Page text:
The Russian State Duma [official website, in Russian] passed a bill on Tuesday that expands the definition of high treason. Treason was previously defined as espionage or assistance to a foreign state that damages Russia's external security. The bill, which was passed by the lower house, expands the definition to include acts that compromise Russia's constitutional order, sovereignty and territorial and state integrity. The maximum penalty for treason—up to 20 years in prison—remains unchanged. Critics of the legislation say the wording is overly broad [AP report] and that it may have a chilling effect on civil activism. The bill will now proceed to the upper house of parliament for a vote before it can be signed into law by Russian President Vladimir Putin [official website; JURIST news archive].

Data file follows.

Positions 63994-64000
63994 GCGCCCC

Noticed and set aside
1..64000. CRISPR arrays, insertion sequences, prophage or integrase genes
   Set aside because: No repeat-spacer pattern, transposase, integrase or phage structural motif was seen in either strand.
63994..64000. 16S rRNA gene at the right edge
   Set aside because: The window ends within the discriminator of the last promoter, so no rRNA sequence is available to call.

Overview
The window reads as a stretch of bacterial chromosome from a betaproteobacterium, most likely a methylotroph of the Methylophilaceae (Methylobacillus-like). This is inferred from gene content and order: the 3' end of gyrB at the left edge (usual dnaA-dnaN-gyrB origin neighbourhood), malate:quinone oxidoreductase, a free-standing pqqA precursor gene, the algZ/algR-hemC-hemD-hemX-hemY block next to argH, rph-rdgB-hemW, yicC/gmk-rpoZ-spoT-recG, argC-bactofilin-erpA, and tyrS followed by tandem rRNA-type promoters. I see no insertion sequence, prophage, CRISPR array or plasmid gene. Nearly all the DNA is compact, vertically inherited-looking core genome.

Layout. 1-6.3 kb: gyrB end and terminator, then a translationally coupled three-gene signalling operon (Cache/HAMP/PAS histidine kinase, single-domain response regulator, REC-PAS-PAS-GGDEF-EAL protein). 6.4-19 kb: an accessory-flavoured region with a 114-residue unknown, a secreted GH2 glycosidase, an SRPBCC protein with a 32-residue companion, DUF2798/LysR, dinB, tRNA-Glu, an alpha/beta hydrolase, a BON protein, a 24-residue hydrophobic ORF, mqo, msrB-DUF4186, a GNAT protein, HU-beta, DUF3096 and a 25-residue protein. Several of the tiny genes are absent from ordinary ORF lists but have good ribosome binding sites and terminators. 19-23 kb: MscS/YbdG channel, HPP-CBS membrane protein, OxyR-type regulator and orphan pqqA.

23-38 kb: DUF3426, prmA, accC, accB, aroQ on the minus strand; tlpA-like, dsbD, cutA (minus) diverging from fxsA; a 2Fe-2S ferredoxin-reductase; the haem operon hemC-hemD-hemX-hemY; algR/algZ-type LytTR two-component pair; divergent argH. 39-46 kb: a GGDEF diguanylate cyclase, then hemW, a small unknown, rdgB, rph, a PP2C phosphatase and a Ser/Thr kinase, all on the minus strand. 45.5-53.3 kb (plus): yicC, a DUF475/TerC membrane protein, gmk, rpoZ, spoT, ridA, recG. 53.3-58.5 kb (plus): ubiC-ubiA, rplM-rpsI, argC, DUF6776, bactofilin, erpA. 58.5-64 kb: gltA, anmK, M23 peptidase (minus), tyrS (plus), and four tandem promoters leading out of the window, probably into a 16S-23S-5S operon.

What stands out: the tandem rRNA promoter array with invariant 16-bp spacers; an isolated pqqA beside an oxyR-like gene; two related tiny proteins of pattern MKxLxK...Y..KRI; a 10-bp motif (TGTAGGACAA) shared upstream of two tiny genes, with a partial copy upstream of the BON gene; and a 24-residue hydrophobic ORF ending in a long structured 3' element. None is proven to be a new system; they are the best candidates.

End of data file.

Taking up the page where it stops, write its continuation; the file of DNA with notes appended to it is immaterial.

The Russian government has been cracking down on dissent in recent months. Members of Russian feminist rock band Pussy Riot [RASPI background; JURIST news archive] were given two-year prison sentences after they were convicted [JURIST report] in August of hooliganism in connection with "guerrilla performance" of a protest song in February at the altar of downtown Moscow's Christ the Savior Cathedral. Since the beginning of the trial [JURIST report], the group's lawyers and human rights groups have said the charges were politically motivated by Putin to discredit his opposition. In July Putin signed a bill into the law that re-criminalizes slander and libel in the country after signing into law [JURIST reports] a bill that labels all non-governmental organizations (NGOs) that receive foreign funding as "foreign agents" and requires them to register with the Justice Ministry just a week earlier.